The details of producing "near-live" graphs

version 1.0 June 02 1996: Black and white graphs via .PIC files
version 1.1 June 10 1996 : Color graphs via HPGL printing
version 1.2 March 18 1997 : ISDN DosPPP transfer

version 2.0   25 January 1998: 7 days graphs + UVI computation

Francis Massen, LCD

As can be seen from the chart the technical backbone of Meteo_LCD is a net of old faithful 80286 Bull Micral and one 486 Z-Station computers. All software is exclusively DOS based, the Lan hard- and software being Dlink's DE220CT Ethernet cards and the Lansmart Peer-to-Peer NOS.

A major (if not dominant!) role is played by the AUTOMITE Pro scheduler from the Pendulum Group Inc. This marvellous scheduler can play back any sequence of keystrokes, with all the needed wait times. A Graesslin DCF77 radio-controlled ("atomic") clock is used for making the hard on/off switchings to bring the whole system into a well defined state at every hour.

Extracting the necessary data and making the "near-live" graphs is a multi-step procedure:

Every hour at xx:02 (less frequently at night(!) and late afternoon) the DCF77 clock powers down the meteo computer for 10 seconds, to assure that the system is always in a well defined state. At xx:15 the Automite scheduler downloads all new data from the last download on. These "fresh" data are appended to a file called TODAY.DAT. From TODAY.DAT extract a subset TODAY_X.DAT (temp, Solar Rad., UVB, Ozone...),   and extract from LCD_UV.DAT a subset of the last 7 days. All files are now copied over the LAN to the modem server and ISDN servers. The modem server runs in host mode waiting for a call (Telix Hostplus is used; access is restricted to qualified collaborators), the ISDN server makes the uploads to our ISP. All data file management is done with macros of Semware's famous E editor.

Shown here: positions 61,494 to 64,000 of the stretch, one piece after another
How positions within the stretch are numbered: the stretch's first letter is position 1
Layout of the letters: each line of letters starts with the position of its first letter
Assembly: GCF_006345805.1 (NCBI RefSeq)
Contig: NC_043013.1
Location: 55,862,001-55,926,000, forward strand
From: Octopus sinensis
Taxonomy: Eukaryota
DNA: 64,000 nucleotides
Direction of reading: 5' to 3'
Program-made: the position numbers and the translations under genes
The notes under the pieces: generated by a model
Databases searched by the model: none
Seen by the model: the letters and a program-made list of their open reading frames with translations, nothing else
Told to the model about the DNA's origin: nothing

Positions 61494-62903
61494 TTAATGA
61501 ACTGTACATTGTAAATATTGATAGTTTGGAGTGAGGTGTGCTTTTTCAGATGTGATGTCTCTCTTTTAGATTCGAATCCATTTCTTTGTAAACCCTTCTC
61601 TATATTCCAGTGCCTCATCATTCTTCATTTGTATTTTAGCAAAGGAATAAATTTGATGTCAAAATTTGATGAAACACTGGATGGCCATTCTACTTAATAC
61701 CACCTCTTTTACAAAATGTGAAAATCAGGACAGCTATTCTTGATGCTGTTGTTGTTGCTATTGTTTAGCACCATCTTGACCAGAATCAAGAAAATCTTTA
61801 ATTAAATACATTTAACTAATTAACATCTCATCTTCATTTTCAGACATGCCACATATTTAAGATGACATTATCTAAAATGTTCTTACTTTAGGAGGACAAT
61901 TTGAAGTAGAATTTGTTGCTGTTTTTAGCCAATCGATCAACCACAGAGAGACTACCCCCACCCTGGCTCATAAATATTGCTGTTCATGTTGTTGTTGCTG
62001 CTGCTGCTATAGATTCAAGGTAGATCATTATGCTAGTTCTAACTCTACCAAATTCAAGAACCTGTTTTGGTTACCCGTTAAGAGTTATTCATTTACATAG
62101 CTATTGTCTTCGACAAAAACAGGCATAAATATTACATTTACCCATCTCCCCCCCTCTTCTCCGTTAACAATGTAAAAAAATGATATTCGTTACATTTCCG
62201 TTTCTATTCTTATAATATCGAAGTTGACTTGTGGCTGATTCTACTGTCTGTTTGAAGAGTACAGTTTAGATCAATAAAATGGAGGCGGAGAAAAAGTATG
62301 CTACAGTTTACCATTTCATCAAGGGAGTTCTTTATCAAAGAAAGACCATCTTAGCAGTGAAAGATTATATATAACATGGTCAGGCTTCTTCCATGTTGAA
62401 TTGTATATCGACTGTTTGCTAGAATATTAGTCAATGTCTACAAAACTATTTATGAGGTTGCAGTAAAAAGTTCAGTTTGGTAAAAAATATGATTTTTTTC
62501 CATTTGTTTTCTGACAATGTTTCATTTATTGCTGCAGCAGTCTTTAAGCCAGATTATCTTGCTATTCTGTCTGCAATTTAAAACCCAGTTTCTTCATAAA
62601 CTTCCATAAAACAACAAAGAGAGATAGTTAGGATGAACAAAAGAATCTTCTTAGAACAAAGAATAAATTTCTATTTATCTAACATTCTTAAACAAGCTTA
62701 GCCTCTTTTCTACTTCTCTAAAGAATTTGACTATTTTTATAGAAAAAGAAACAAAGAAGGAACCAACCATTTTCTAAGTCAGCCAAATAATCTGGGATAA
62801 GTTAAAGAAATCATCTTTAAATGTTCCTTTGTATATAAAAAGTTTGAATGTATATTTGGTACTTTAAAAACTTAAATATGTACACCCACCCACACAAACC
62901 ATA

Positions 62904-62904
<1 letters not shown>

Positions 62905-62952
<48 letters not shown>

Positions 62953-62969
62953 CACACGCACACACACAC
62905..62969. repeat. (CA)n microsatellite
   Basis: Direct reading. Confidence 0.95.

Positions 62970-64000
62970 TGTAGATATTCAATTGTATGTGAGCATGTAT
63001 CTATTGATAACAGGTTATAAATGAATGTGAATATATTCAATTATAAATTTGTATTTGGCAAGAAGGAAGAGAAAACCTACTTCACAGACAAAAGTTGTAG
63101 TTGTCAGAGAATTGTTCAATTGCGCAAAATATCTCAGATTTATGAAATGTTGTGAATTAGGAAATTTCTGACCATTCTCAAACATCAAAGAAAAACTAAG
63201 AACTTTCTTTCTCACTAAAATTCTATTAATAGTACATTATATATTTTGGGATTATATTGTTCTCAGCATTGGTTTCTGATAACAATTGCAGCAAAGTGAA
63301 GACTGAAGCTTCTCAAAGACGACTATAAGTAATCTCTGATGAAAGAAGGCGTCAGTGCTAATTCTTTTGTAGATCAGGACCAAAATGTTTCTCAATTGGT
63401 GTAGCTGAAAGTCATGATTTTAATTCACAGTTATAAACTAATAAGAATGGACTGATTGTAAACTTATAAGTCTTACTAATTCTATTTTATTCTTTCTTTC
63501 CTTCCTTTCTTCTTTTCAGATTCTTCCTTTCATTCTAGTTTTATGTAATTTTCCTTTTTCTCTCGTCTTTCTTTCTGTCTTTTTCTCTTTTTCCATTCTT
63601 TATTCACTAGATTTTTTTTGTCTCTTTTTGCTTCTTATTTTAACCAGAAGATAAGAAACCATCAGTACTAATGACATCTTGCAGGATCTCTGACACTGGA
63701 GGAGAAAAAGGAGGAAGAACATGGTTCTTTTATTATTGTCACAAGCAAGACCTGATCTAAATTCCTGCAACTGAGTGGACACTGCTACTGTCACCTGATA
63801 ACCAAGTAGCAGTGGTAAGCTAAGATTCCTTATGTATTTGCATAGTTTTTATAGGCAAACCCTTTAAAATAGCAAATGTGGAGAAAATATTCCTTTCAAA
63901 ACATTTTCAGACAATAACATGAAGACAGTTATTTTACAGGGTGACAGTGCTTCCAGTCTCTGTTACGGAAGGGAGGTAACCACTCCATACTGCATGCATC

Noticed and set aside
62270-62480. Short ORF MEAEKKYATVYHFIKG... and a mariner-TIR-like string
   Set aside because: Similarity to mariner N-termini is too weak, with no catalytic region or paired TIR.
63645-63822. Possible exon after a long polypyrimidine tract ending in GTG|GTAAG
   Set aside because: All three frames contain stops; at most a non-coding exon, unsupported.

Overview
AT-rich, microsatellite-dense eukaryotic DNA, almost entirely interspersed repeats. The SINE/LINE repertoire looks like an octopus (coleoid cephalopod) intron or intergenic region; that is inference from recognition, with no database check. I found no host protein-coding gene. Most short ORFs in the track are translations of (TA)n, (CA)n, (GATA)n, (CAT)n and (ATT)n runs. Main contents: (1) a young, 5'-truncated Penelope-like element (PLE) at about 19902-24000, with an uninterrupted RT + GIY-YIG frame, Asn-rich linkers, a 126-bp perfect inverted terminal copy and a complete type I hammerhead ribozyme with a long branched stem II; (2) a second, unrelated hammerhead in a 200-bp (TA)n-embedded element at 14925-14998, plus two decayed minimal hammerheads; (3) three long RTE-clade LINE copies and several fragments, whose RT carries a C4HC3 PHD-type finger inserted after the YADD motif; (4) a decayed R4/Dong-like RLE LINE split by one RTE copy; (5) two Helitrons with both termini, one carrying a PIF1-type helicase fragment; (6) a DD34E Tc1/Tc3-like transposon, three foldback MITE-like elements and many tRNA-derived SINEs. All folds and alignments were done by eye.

At xx:25, a second copy of Automite running on the ISDN server starts the following sequence of events:

  1. call a Quattro Pro spreadsheet and execute 8  macros which build the graphs, and print them as a HPGL file into files
  2. call a conversion process to convert the .HGL --> .PCX --> .GIF, using Printgld from Ravitz Software to make the conversion HGL-->PCX and a freeware utility cvt2gif to convert PCX --> GIF
  3. execute KlosPPP + WatFTP to make an automatical ftp to the Internet via an ISDN line, using an external Zyxel Elite 2684I "modem". (see the relevant paper).

Printing the graphs into a HPGL file is the only method we found to obtain coloured graph files. The capability to convert HPGL --> PCX is a rare feature which we found only in the extremely well done Printgl software.

If you have implemented similar features, or if you just want to give your opinion, we appreciate all comments and suggestions!

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